Moonglow: A Novel by Michael Chabon:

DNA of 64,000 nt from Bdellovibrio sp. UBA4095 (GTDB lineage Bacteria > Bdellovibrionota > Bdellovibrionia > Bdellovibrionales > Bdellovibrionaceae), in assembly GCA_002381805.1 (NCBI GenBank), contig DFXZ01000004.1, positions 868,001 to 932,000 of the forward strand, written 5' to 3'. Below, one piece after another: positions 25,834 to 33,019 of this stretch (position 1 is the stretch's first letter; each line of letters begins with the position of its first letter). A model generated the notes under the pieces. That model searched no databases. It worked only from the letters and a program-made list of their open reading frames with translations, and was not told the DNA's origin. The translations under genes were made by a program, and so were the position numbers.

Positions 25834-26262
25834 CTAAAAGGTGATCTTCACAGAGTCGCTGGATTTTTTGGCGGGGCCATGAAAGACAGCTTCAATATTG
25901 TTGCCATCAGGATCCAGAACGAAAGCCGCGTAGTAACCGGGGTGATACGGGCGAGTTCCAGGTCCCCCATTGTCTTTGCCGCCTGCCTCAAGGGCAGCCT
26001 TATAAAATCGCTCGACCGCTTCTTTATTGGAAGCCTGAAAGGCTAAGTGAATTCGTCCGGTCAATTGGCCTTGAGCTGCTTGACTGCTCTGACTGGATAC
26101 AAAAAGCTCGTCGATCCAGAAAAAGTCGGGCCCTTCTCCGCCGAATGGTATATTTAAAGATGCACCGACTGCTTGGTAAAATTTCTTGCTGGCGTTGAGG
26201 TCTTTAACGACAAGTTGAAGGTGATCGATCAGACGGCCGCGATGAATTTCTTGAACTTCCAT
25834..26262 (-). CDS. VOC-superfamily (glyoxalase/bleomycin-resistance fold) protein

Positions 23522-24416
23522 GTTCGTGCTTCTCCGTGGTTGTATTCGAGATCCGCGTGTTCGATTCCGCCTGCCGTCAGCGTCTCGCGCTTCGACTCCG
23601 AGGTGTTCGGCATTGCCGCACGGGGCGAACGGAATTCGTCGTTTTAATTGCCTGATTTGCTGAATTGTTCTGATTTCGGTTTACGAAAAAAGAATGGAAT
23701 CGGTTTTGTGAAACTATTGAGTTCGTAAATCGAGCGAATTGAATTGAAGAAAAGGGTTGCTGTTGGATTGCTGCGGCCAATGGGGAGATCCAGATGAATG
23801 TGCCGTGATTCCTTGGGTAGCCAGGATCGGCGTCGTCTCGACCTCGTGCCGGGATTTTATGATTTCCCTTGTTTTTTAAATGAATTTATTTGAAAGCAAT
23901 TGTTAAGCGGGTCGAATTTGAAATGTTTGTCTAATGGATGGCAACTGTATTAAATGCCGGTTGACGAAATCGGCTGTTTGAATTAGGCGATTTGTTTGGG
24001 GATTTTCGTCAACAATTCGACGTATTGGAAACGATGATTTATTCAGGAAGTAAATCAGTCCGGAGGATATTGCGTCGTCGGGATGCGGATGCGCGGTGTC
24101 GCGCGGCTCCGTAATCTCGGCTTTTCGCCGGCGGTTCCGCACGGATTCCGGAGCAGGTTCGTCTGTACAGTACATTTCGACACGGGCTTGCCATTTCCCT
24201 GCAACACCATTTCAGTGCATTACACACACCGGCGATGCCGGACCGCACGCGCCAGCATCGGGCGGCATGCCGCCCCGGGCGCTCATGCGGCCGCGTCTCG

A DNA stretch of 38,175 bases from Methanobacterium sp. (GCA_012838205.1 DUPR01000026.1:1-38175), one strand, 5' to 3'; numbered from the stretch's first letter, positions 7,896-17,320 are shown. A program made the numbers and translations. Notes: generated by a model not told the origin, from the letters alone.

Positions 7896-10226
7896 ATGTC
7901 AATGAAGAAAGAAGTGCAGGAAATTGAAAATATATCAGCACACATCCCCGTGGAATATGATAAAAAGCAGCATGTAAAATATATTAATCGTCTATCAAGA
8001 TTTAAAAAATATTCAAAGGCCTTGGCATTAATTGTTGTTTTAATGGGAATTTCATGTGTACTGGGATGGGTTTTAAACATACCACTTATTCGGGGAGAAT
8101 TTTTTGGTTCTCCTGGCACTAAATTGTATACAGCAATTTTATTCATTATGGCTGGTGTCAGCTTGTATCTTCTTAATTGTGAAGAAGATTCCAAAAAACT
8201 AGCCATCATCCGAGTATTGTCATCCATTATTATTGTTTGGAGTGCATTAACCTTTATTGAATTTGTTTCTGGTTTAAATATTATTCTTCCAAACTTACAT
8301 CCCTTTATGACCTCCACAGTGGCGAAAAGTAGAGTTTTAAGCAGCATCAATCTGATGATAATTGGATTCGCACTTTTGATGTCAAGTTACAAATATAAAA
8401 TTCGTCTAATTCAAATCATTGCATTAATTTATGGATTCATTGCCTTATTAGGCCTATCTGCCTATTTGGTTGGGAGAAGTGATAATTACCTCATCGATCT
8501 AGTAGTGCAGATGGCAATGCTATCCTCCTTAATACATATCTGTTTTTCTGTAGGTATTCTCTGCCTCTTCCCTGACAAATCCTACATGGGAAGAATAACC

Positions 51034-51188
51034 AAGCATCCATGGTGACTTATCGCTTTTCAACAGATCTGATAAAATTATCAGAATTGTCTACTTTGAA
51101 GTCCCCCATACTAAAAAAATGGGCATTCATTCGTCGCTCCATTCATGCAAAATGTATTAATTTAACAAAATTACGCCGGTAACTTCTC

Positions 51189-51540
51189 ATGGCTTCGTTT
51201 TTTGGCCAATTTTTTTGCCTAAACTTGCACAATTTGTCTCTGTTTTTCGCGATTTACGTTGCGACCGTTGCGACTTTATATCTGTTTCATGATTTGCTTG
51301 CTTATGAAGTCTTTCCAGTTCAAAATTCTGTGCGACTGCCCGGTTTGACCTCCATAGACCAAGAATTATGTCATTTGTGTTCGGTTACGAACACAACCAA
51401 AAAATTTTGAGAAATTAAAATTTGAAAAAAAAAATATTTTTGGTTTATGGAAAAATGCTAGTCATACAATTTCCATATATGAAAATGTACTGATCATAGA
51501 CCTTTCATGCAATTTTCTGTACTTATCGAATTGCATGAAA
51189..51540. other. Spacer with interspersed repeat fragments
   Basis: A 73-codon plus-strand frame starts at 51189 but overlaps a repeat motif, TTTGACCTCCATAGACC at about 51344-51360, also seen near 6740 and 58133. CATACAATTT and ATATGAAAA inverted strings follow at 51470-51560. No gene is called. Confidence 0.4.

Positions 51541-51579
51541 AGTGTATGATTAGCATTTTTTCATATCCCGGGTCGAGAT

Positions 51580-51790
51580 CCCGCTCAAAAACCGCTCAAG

That morning my grandmother had sent my mother off to school with an assurance that Velvet Brown would have her Pie. Even as the promise was tendered, my mother could not help feeling that something dreadful lay coiled at its bottom. Her mother, she knew, had endured terrible things during the war and after. She had been taken from her family, and then her family had been taken from her. The Nazis had also killed the handsome and heroic young doctor who was my mother’s real father and who was usually played, in her imagination, by James Mason. Her mother had fought her way through the confusions and indignities or life as a refugee, through homesickness, shock, mourning, professional struggle, and the storms of exaltation and fury that blew through her head with the inconstant rhythm of hurricanes. All this while never losing the air of cheerful bitterness that, for my mother, defined bravery. When my grandmother promised my mother a “Hallowsween horse,” her tone had been terribly cheerful. She would allow that she was not wild about horses—“I don’t have to love them,” she would tell my mother, “because you love them enough for both of us”—but my mother suspected that in fact my grandmother had a horror of them.